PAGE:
This Is What Peak Car Looks Like1 March, 2019 / Articles
After one too many snowstorms, Boston tech executive Larry Kim had had it with shoveling out his car and struggling to find parking. So in 2014 he ditched his Infiniti luxury sedan and began commuting by Uber and Lyft—at an annual cost of as much as $20,000. “I would never go back to owning a car,” says Kim, chief executive officer of MobileMonkey Inc., a Facebook Messenger marketing platform, who says he’s recovered an hour a day by not driving. “Your time is not free, right? Your time is worth more than $20 an hour. So in my case, why not spend $15,000 to $20,000 a year to get all of that time saved?”
The automobile—once both a badge of success and the most convenient conveyance between points A and B—is falling out of favor in cities around the world as ride-hailing and other new transportation options proliferate and concerns over gridlock and pollution spark a reevaluation of privately owned wheels. Auto sales in the U.S., after four record or near-record years, are declining this year, and analysts say they may never again reach those heights. Worldwide, residents are migrating to megacities—expected to be home to two-thirds of the global population by midcentury—where an automobile can be an expensive inconvenience. Young people continue to turn away from cars, with only 26 percent of U.S. 16-year-olds earning a driver’s license in 2017, a rite of passage that almost half that cohort would have obtained just 36 years ago, according to Sivak Applied Research. Likewise, the annual number of 17-year-olds taking driving tests in the U.K. has fallen 28 percent in the past decade.
Meanwhile, mobility services are multiplying rapidly, with everything from electric scooters to robo-taxis trying to establish a foothold in the market. Increasingly, major urban centers such as London, Madrid, and Mexico City are restricting cars’ access. Such constraints, plus the expansion of the sharing economy and the advent of the autonomous age, have made automakers nervous. That’s also pushed global policymakers to consider the possibility that the world is approaching “peak car”—a tipping point when the killer transportation app of the 20th century finally begins a steady decline, transforming the way we move.
Rather than signaling the end of the road for the automobile, peak car is a reflection that reurbanization and the widespread adoption of mobile apps that can summon a vehicle on demand will lessen the need for many of the 1.3 billion vehicles now on the road. And with new cars increasingly expensive, but mostly used just a few hours a day, the financial case for alternatives is growing stronger. “When you put all these trends together, you’re going to see a cap on personal vehicle ownership start to emerge,” says Mike Ramsey, an automotive consultant with researcher Gartner Inc. “We are near peak car.”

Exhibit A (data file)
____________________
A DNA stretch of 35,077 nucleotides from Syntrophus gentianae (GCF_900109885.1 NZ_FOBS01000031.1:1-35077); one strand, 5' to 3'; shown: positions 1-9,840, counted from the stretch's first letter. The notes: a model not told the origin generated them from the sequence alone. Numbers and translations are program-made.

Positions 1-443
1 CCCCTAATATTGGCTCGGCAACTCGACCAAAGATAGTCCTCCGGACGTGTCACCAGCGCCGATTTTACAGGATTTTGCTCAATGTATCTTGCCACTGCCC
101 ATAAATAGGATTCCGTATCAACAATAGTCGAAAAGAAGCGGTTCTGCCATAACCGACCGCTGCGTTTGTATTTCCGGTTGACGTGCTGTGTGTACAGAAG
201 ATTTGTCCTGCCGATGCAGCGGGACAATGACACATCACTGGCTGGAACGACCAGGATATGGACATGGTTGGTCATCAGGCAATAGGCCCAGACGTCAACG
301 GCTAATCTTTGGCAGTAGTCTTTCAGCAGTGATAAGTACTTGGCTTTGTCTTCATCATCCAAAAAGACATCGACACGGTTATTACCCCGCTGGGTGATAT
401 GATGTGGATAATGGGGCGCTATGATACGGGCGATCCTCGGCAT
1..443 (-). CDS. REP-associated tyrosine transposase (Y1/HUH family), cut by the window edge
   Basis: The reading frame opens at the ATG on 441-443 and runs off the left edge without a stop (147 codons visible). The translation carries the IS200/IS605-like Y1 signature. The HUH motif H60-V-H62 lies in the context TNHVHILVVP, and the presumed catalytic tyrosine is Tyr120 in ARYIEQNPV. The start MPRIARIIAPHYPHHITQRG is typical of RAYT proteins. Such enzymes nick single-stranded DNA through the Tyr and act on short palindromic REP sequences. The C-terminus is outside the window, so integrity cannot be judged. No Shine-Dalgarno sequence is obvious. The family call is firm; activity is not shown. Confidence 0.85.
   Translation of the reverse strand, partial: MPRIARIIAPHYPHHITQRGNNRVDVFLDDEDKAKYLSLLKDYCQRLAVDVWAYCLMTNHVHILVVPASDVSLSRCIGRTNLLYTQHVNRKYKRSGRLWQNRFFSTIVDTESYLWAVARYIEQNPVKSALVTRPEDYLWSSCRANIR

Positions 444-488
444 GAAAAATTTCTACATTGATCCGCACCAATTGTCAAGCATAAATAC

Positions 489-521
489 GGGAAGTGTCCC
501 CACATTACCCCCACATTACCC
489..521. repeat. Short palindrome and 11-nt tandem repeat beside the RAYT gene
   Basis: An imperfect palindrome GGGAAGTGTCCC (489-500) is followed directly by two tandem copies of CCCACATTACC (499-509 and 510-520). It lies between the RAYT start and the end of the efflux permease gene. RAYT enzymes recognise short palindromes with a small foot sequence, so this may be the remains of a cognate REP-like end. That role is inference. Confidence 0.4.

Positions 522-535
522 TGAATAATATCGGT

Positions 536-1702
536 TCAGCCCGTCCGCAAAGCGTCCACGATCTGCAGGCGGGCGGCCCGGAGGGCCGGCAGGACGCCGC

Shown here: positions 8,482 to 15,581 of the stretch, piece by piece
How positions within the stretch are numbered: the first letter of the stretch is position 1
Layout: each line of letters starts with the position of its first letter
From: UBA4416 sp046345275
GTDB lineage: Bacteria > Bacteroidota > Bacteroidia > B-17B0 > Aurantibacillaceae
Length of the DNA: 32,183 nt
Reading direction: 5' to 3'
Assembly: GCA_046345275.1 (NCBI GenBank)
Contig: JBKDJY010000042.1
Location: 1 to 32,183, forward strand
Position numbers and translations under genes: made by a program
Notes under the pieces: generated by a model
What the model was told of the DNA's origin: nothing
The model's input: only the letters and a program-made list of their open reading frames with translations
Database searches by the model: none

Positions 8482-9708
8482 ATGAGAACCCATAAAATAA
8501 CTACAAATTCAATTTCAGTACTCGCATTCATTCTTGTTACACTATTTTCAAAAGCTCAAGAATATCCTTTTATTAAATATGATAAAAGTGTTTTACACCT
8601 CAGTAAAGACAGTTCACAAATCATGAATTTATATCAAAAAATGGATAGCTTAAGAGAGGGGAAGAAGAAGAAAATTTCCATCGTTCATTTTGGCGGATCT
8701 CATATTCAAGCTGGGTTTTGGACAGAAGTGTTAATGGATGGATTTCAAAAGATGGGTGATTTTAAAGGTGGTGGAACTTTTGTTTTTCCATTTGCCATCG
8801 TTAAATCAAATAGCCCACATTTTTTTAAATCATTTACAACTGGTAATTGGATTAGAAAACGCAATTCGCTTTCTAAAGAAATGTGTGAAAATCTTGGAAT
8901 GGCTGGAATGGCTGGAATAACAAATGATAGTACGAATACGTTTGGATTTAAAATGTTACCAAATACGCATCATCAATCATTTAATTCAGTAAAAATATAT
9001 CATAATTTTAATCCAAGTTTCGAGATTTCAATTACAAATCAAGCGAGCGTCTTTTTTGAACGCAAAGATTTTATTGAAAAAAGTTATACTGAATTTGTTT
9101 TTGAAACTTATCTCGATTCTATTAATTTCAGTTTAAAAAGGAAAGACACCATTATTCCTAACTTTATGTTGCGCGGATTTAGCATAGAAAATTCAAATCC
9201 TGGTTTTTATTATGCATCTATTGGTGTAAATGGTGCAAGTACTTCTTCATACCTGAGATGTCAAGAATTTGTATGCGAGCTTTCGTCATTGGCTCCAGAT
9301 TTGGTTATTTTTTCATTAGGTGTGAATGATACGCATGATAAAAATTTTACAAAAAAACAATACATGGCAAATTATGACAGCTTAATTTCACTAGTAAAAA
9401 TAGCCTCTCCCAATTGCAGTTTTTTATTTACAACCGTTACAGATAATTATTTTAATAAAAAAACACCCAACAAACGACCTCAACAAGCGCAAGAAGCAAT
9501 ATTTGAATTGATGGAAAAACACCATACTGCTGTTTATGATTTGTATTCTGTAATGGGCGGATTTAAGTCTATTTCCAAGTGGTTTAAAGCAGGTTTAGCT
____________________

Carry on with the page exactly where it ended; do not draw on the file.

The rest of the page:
A decade ago the auto industry predicted annual global vehicle sales would top 100 million by now, but they’ve stalled instead, falling to 94.2 million last year, down 1 million from 2017. Researcher IHS Markit predicts the 100 million vehicle milestone will be surpassed in the next decade, but only because of growth in China, India, Russia, and other emerging markets. And even carmakers in China, the world’s top-selling auto market, are starting to throttle back their projections.
Globally, the success of mobility services is already chipping away at long-term forecasts for the industry. IHS last year trimmed 1.4 million vehicles from its 2030 prediction after studying the new options for getting around, says Henner Lehne, vice president for forecasting. “Longer term,” he says, “we will see a flattening of private-car purchases.”
IHS sees the biggest impact of mobility services coming in China. Auto sales there plunged 18 percent in January, an unprecedented seventh consecutive monthly decline, as commuters rapidly embraced ride-hailing. Last year, 550 million Chinese took 10 billion rides with the Didi ride-hailing service. That’s twice as many rides as Uber provided globally in 2018. “Increasing numbers of Chinese are opting for mobility as a service over car ownership,” wrote Michael Dunne, CEO of automotive researcher ZoZo Go.
China’s car sales momentum may have slowed, but that’s better than the situation in established markets such as the U.S. and Western Europe, says Jeff Schuster, senior vice president for forecasting at researcher LMC Automotive. “Mature markets could very well be at peak auto,” he says.
The tipping point worldwide will come at the end of the next decade, when self-driving cars start gaining traction, predicts Mark Wakefield, head of the automotive practice at consultant AlixPartners. Replacing a taxi driver with a robot cuts 60 percent from a ride’s cost, making travel in a driverless cab much cheaper than driving your own car. “The takeoff point is the robo-taxi,” Wakefield says. “By 2030 we have a pretty substantial amount of sales volume coming out [of vehicle sales] because of that.”